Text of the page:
“Mom!” I called out to her, more loudly and excitedly than I’d intended. “Look at this Easter bunny! Isn’t it the cutest thing you have ever seen? And it’s only $24.95! Boy, I sure would love to have it!”

After I said it, I realized just how much I sounded like a little kid in a department store, begging for a toy. Unfortunately, the employees at the register also realized it…and so did several customers, all of whom turned to smile at me.

“Aw, Mommy,” one of the employees teased my mother. “Aren’t you going to buy your little girl that bunny for Easter?”

My mother burst out laughing.

As I stood there, my face growing hot as I heard other people also start to laugh, a female customer approached me and eyed the bunny, which I still was holding in a death grip. “You going to buy that?” she asked me.

I glanced at my mother, who was chuckling and shaking her head. “No, I guess not,” I said, frowning.

“Good!” the woman said and immediately grabbed the bunny around the neck. “Then I’ll take it!”

I resisted for a moment, not loosening my grip. But the woman seemed more than ready to engage in a tug of war for it, so I finally relented and let go of my precious bunny doll. After all, I didn’t want to be responsible for its decapitation or its bunny ears being savagely ripped off and left lying in a yellow heap on the floor.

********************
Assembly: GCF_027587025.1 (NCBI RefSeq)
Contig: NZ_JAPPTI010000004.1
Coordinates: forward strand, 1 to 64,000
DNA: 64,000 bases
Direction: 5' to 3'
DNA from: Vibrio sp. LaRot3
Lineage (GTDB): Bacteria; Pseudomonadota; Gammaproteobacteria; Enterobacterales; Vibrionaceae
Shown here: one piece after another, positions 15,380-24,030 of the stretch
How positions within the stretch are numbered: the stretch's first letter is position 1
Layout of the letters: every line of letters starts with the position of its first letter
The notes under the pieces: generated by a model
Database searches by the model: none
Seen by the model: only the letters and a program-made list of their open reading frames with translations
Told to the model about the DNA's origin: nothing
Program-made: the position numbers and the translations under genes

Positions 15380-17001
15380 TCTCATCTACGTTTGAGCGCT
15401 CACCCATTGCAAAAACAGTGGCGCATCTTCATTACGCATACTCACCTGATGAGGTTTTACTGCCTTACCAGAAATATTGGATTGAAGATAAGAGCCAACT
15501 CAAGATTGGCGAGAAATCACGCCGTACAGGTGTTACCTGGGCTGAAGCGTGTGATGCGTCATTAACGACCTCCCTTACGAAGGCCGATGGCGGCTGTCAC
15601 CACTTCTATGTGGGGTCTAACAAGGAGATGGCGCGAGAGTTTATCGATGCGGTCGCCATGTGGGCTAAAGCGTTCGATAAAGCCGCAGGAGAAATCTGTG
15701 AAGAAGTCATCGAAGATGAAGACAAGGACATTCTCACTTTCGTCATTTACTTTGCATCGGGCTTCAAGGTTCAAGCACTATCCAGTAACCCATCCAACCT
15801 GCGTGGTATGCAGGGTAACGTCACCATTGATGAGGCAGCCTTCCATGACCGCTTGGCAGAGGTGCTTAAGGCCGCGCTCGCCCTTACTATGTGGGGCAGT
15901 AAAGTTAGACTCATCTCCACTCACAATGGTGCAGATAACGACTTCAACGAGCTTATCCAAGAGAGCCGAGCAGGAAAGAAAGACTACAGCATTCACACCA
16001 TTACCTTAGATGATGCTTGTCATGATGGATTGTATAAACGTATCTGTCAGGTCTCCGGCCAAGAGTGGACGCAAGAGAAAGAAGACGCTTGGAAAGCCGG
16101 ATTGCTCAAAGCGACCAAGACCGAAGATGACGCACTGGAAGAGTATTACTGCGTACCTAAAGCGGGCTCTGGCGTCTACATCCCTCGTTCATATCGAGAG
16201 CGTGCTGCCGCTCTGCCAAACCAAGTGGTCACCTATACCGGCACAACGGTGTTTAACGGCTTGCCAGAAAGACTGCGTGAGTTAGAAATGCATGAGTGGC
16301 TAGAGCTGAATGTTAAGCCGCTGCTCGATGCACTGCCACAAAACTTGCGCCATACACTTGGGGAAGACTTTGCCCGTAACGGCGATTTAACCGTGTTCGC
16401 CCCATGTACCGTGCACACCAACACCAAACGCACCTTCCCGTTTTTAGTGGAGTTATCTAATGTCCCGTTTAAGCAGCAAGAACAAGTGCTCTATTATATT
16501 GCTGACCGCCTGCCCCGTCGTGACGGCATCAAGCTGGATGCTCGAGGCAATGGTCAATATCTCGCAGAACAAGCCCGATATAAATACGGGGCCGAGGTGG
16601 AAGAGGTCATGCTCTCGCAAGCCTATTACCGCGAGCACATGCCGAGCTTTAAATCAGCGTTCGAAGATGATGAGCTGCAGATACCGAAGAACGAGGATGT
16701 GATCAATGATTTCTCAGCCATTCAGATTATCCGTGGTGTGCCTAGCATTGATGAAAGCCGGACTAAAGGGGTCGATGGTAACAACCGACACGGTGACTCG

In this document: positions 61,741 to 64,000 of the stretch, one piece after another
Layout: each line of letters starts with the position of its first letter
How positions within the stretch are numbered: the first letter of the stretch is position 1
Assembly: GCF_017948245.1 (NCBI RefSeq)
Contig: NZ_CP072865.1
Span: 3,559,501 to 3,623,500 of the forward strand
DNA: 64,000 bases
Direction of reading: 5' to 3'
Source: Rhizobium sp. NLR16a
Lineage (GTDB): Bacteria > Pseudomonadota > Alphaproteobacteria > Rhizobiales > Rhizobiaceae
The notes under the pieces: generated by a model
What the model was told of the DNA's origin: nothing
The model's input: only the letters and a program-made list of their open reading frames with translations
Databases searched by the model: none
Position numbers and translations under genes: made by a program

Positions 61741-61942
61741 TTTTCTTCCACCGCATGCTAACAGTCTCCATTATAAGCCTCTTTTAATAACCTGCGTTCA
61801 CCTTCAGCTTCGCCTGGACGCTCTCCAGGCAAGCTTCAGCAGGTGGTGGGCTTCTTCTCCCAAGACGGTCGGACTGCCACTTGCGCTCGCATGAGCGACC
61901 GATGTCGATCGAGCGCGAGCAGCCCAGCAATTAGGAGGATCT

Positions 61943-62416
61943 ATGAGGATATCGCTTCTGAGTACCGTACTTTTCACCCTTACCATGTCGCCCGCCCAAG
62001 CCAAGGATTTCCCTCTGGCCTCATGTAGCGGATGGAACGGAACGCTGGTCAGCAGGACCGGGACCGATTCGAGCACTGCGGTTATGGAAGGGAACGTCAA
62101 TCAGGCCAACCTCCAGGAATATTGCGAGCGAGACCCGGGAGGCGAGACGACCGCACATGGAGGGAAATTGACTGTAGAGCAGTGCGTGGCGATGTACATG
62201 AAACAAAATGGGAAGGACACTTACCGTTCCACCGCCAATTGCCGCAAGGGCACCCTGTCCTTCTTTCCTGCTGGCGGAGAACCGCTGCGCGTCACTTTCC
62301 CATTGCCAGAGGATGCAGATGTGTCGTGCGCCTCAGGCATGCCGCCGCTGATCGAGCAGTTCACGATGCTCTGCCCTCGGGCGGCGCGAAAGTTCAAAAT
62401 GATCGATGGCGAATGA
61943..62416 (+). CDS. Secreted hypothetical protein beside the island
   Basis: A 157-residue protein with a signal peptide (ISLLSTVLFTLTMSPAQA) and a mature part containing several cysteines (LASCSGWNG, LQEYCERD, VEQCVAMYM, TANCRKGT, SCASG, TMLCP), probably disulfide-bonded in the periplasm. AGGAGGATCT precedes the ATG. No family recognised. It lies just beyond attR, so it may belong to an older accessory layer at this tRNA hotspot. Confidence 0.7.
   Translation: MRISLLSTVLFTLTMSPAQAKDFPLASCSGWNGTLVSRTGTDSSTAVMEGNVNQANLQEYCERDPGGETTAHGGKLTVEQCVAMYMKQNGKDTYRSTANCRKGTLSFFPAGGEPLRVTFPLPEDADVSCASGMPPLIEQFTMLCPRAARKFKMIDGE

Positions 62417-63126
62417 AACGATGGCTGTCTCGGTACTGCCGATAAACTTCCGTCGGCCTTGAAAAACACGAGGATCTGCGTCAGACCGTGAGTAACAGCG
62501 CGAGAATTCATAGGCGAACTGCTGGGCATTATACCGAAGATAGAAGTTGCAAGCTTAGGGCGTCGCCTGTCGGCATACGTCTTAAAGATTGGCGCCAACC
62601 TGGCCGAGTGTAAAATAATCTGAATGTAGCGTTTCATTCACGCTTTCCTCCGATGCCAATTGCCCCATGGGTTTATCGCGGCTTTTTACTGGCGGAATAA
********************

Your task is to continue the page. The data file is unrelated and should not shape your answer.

As my husband and I and our mothers walked back out to the car, my mother asked me, “Out of curiosity, why did you come show that bunny to me instead of to your husband?”

“Because I knew you had $120,” I said.

She couldn’t argue with that.

Tuesday, April 6, 2004

Rip Van Roofer

There comes a time in every homeowner’s life when the roof on his or her house needs to be replaced. Unfortunately, that realization should have hit me about four years ago when water stains first began to form on the bathroom ceiling.

At first, I just painted over them, but it didn’t take long for the stains to seep through again, all brown and ugly against the white paint. When it got to the point where I would lie back in the bathtub and make a game of guessing what shape each water stain on the ceiling most closely resembled (one of them looked just like a three-legged horse, and another like a cigar-smoking turtle), I knew the time finally had come to call a roofing company.